Season Team No. Games G B K H D M T G B K H D M T
Totals Averages (per game)
2004 Essendon 36 11 7 3 53 30 83 22 9 0.6 0.3 4.8 2.7 7.6 2.0 0.8
2005 Essendon 2 10 9 4 91 44 135 32 11 0.9 0.4 9.1 4.4 13.5 3.2 1.1
2006 Essendon 2 17 9 8 124 100 224 40 28 0.5 0.5 7.3 5.9 13.2 2.4 1.6
2007 Essendon 2 11 3 2 70 69 139 29 16 0.3 0.2 6.4 6.3 12.6 2.6 1.4
2008 Essendon 2 15 3 2 145 122 267 48 29 0.2 0.1 9.7 8.1 17.8 3.2 1.9
2009 Essendon 2 23 8 8 266 170 436 79 55 0.4 0.4 11.6 7.4 19.0 3.4 2.4
2010 Essendon 2 9 1 4 92 54 146 40 23 0.1 0.4 10.2 6.0 16.2 4.4 2.6
2011 Essendon 2 6 0 0 52 36 88 18 17 0.0 0.0 8.7 6.0 14.7 3.0 2.8
2012 Essendon 2 12 3 5 157 72 229 65 24 0.2 0.4 13.1 6.0 19.1 5.4 2.0
Career 114 43 36 1050 697 1747 373 212 0.4 0.3 9.2 6.1 15.3 3.3 1.9

References[edit]

  1. ^ "AFL NATIONAL DRAFT SELECTIONS: 2003" (PDF). afl.com.au. Retrieved 21 March 2012.
  2. ^ "AFL Tables - Essendon v West Coast - 10-Apr-2004 - Match Stats". AFL Tables. Retrieved 21 March 2012.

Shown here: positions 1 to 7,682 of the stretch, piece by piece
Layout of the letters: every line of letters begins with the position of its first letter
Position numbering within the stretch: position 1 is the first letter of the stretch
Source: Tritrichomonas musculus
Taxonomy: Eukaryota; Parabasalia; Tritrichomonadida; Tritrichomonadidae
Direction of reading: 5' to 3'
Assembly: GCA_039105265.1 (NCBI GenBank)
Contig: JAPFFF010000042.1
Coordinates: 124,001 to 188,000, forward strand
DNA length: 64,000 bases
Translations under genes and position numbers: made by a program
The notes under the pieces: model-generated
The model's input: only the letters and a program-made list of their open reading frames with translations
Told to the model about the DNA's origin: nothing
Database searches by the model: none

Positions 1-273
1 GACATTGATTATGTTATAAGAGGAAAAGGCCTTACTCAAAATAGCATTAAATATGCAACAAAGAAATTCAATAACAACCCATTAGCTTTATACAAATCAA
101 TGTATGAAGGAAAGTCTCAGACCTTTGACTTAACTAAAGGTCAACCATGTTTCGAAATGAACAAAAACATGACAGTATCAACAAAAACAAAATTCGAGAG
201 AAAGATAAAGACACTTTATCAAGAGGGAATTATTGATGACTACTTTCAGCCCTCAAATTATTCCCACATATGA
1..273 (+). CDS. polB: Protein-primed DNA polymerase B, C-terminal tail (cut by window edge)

3. ^ a b c d e f Quayle, Emma (31 May 2009). "Ricky Dyson growing up". The Age. Retrieved 21 March 2012.
  4. ^ a b "Ricky Dyson statistics". AFL Tables. Retrieved 14 March 2012.
  5. ^ a b Rielly, Stephen (9 July 2011). "Dons' Dyson dares to be different". The Australian. Retrieved 22 March 2012.
  6. ^ "Essendon Football Club - History - Club Honours". Essendon Football Club. Archived from the original on 18 March 2012. Retrieved 21 March 2012.
  7. ^ a b "Ricky Dyson Player Profile bio". Essendon Football Club. Retrieved 21 March 2012.
  8. ^ "AFL Tables - Collingwood v Essendon - 31-Jul-2011 - Match Stats". AFL Tables. Retrieved 21 March 2012.
  9. ^ Twomey, Callum (31 March 2015). "Thirty-four present and former Bombers cleared of all drug charges". AFL.com.au. Retrieved 31 March 2015.
  10. ^ Travis King (12 January 2016). "Guilty: court bans the Essendon 34 for 2016". Australian Football League. Retrieved 12 January 2016.

External links[edit]